5. Notable books in this regard are J. Baron, “Thinking and Deciding,” 3rd ed. (Cambridge, United Kingdom: Cambridge University Press, 2000); J.E. Russo and P.J.H. Schoemaker, “Winning Decisions: Getting It Right the First Time” (New York: Doubleday 2001); G. Gigerenzer and R. Selten, eds., “Bounded Rationality: The Adaptive Toolbox” (Cambridge, Massachusetts: MIT Press, 2002); D. Ariely, “Predictably Irrational: The Hidden Forces That Shape Our Decisions” (New York: HarperCollins, 2008); and M. Lewis, “The Undoing Project” (New York: W.W. Norton, 2016).

6. P.E. Tetlock and D. Gardner, “Superforecasting: The Art and Science of Prediction” (New York: Crown, 2015).

7. P.J.H. Schoemaker and P.E. Tetlock, “Superforecasting: How to Upgrade Your Company’s Judgment,” Harvard Business Review 94, no. 5 (May 2016): 72-78.

8. For more details about best practices for setting up and running prediction tournaments, see Schoemaker and Tetlock, “Superforecasting.”

9. Prediction tournaments are scored using a rigorous, widely accepted yardstick known as the Brier score. For more information about the Brier score, see G.W. Brier, “Verification of Forecasts Expressed in Terms of Probability,” Monthly Weather Review 78, no. 1 (January 1950): 1-3.

10. B. Fischhoff, “Debiasing,” in “Judgment Under Uncertainty,” ed. Kahneman, Slovic, and Tversky, 422-444; and J.S. Lerner and P.E. Tetlock, “Accounting for the Effects of Accountability,” Psychological Bulletin 125, no. 2 (March 1999): 255-275.

11. B. Fischhoff, “Debiasing;” G. Keren, “Cognitive Aids and Debiasing Methods: Can Cognitive Pills Cure Cognitive Ills?,” Advances in Psychology 68 (1990): 523-552; and H.R Arkes, “Costs and Benefits of Judgment Errors: Implications for Debiasing,” Psychological Bulletin 110, no. 3 (November 1991): 486-498.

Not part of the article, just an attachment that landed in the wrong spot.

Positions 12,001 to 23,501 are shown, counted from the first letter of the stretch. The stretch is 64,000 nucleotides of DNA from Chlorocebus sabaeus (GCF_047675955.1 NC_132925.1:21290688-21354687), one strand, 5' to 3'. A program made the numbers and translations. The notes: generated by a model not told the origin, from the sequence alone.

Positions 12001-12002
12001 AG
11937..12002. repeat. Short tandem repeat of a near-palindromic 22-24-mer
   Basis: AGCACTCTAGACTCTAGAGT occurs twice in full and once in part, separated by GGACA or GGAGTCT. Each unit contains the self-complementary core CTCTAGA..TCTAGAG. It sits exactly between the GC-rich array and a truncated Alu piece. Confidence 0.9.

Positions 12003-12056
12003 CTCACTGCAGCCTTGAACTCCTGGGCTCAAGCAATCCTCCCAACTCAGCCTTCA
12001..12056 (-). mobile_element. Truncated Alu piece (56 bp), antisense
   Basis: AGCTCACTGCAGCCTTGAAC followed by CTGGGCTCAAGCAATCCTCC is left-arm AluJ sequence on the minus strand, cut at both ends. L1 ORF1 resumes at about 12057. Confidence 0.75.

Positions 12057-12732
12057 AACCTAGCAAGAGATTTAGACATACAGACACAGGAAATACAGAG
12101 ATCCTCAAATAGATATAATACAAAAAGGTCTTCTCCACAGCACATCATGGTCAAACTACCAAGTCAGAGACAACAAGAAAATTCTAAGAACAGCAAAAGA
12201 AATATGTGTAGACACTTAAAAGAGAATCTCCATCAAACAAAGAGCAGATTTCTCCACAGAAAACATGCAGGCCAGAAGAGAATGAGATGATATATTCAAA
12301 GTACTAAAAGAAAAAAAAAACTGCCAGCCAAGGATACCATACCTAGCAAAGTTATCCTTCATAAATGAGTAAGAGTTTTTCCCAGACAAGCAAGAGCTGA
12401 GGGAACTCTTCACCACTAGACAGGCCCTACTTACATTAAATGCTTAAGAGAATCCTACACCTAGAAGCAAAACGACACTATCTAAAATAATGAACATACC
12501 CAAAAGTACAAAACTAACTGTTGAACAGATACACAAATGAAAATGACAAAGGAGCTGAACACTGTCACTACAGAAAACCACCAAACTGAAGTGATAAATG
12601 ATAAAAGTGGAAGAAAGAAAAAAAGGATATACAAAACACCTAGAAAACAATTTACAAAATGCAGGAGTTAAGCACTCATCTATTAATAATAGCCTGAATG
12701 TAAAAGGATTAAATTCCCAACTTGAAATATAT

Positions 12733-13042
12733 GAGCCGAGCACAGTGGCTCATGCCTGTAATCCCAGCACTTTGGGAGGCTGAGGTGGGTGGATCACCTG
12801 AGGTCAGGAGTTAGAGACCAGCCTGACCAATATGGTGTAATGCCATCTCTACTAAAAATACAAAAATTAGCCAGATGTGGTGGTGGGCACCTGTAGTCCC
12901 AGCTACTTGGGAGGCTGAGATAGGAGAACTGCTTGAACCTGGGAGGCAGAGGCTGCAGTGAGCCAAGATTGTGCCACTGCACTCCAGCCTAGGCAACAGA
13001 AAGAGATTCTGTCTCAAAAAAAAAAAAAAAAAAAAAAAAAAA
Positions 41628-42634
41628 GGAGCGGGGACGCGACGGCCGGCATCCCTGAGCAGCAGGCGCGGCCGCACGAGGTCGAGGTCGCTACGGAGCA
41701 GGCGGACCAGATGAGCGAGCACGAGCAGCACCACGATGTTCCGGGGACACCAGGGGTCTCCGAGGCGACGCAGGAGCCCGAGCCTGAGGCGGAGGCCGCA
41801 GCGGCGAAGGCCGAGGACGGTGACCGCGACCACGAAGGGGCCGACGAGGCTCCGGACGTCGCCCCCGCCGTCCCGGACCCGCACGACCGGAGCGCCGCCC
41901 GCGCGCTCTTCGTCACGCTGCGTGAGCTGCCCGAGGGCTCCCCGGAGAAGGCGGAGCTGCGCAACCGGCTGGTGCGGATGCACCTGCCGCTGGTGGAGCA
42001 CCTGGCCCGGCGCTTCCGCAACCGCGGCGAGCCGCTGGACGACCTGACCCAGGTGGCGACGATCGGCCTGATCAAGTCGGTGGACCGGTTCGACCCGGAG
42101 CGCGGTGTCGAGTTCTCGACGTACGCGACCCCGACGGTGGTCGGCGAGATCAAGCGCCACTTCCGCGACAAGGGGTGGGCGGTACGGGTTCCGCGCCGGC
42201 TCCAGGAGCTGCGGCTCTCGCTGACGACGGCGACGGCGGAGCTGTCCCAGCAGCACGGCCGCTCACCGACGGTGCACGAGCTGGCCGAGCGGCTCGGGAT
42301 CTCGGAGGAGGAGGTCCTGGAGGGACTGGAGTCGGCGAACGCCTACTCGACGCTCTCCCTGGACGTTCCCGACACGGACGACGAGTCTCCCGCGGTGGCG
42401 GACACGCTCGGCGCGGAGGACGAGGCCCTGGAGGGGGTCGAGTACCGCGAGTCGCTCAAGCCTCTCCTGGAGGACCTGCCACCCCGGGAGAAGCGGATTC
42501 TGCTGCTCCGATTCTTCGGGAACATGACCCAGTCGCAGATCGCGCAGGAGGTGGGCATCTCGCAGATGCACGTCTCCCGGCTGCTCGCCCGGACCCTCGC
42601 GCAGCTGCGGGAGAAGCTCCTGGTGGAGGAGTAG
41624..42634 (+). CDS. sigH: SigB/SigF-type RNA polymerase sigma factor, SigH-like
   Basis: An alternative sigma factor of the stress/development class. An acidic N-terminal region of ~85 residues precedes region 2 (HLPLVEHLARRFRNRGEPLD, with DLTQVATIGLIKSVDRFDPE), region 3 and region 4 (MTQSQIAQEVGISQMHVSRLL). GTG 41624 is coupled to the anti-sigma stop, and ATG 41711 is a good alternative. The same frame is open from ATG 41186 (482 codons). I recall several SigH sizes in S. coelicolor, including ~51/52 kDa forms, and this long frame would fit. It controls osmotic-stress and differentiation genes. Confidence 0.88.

12. The term “bootstrapping” has a different meaning in statistics, where it refers to repeated sampling from the same data set (with replacement) to get better estimates; see, for example, “Bootstrapping (Statistics),” Jan. 26, 2017,

13. H.A. Wallace, “What Is in the Corn Judge’s Mind?,” Journal of American Society for Agronomy 15 (July 1923): 300-304.

14. S. Rose, “Improving Credit Evaluation,” American Banker, March 13, 1990.

15. These tasks included, among others, predicting repayment of medical students’ loans. See R. Cooter and J.B. Erdmann, “A Model for Predicting HEAL Repayment Patterns and Its Implications for Medical Student Finance,” Academic Medicine 70, no. 12 (December 1995): 1134-1137. For more detail on how to build linear models — both objective and subjective — see A.H. Ashton, R.H. Ashton, and M.N. Davis, “White-Collar Robotics: Levering Managerial Decision Making,” California Management Review 37, no. 1 (fall 1994): 83-109. Especially useful is their discussion of possible objections to using linear models in applied settings, as in their example of predicting advertising space for Time magazine.

16. For a thorough analysis of the multiple reasons for this paradox, see C.F. Camerer and E.J. Johnson, “The Process-Performance Paradox in Expert Judgment: How Can Experts Know So Much and Predict So Badly?,” chap. 10 in “Research on Judgment and Decision Making,” ed. Goldstein and Hogarth.